Because today is Halloween, I thought I’d share some comments on a book I picked up a few weeks ago that seems fitting for the occasion. Spooky Canada: Tales of Hauntings, Strange Happenings and Other Local Lore (Insiders’ Guide 2007), is a diverse collection of Canadian folklore as retold by S.E. Schlosser. There are 30 stories in all and each of the country’s provinces is represented, with tales from Quebec and the Maritimes predominating in number. The illustrations by Paul Hoffman nicely complement the tales and among the graphics is a map pinpointing the local area associated with each story.
Many of these are traditional tales that harken back to much earlier days when the vastness of Canada was first being explored and settled. So, the book echoes the history of some of the regions. Pioneers and native people experienced a life of relative isolation that, while full of virtues, can also prey on the sensibilities, especially during the harsh winters featured prominently in many of the stories. It’s clear that Schlosser has kept her ear to the ground in collecting and recounting these tales of ghosts, spirits and general spookiness, which come across as though the narrator is speaking around a cozy fire with the reader among the listeners huddled closely.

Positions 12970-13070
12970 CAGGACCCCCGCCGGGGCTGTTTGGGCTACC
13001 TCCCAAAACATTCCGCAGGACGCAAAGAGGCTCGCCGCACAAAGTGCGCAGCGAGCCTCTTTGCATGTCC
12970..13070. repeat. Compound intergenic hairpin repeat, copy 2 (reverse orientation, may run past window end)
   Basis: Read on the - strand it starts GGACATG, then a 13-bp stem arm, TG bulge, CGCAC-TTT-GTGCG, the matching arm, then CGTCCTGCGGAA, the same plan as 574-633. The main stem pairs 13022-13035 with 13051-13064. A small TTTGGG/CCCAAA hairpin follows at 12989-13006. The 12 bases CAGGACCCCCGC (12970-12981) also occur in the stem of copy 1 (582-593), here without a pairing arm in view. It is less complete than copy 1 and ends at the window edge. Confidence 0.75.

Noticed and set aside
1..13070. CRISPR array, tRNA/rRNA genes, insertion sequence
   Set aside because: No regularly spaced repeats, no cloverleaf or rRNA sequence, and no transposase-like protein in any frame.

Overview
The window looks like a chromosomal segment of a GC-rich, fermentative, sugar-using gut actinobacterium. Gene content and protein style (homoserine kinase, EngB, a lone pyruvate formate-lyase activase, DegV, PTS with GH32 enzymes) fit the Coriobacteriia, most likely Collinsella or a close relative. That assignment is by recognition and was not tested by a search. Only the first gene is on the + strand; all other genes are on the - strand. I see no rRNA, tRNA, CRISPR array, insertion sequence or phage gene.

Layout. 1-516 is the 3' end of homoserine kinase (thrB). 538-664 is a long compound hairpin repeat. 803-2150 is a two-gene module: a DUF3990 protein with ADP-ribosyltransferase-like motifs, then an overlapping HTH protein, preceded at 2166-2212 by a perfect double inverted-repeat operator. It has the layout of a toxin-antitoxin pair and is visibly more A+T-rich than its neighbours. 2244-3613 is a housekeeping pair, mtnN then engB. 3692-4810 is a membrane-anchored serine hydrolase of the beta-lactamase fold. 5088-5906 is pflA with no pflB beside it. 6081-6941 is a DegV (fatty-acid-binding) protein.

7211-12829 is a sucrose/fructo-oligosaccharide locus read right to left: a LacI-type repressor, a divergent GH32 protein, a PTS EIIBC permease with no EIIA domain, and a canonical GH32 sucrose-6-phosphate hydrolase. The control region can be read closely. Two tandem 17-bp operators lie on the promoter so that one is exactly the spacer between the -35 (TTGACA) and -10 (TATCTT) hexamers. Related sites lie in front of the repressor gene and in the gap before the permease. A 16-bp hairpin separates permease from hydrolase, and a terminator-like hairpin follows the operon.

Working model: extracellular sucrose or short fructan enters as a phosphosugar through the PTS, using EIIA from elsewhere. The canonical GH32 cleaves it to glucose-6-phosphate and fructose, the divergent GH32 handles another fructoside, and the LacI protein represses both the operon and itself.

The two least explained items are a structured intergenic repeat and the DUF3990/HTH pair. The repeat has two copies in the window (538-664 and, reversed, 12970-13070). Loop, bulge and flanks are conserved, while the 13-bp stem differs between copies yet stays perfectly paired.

If you can’t locate the book, parts of many of these stories can be found on the American Folklore website, which Schlosser maintains and which contains a wide compendium of folklore, including an extensive section on Canadian folklore.